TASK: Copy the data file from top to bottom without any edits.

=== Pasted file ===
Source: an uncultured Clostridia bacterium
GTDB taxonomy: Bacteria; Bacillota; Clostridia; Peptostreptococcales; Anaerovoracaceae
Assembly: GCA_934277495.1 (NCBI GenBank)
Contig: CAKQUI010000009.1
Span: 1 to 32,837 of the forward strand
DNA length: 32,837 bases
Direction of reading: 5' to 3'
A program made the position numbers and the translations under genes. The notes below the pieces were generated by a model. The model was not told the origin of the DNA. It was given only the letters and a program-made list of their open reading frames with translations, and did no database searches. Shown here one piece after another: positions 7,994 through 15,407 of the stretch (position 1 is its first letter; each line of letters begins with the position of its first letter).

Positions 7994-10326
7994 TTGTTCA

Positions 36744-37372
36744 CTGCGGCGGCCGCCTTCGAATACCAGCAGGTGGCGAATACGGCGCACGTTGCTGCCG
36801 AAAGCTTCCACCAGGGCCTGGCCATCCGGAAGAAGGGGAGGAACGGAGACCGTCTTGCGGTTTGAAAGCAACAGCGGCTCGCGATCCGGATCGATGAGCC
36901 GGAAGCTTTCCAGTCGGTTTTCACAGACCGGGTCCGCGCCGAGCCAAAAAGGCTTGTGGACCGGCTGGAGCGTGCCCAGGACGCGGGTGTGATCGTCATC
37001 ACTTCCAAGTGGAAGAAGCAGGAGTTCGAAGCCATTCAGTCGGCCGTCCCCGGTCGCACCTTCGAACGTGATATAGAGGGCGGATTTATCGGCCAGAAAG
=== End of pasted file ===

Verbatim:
Source: an uncultured Clostridia bacterium
GTDB taxonomy: Bacteria; Bacillota; Clostridia; Peptostreptococcales; Anaerovoracaceae
Assembly: GCA_934277495.1 (NCBI GenBank)
Contig: CAKQUI010000009.1
Span: 1 to 32,837 of the forward strand
DNA length: 32,837 bases
Direction of reading: 5' to 3'
A program made the position numbers and the translations under genes. The notes below the pieces were generated by a model. The model was not told the origin of the DNA. It was given only the letters and a program-made list of their open reading frames with translations, and did no database searches. Shown here one piece after another: positions 7,994 through 15,407 of the stretch (position 1 is its first letter; each line of letters begins with the position of its first letter).

Positions 7994-10326
7994 TTGTTCA

Positions 36744-37372
36744 CTGCGGCGGCCGCCTTCGAATACCAGCAGGTGGCGAATACGGCGCACGTTGCTGCCG
36801 AAAGCTTCCACCAGGGCCTGGCCATCCGGAAGAAGGGGAGGAACGGAGACCGTCTTGCGGTTTGAAAGCAACAGCGGCTCGCGATCCGGATCGATGAGCC
36901 GGAAGCTTTCCAGTCGGTTTTCACAGACCGGGTCCGCGCCGAGCCAAAAAGGCTTGTGGACCGGCTGGAGCGTGCCCAGGACGCGGGTGTGATCGTCATC
37001 ACTTCCAAGTGGAAGAAGCAGGAGTTCGAAGCCATTCAGTCGGCCGTCCCCGGTCGCACCTTCGAACGTGATATAGAGGGCGGATTTATCGGCCAGAAAG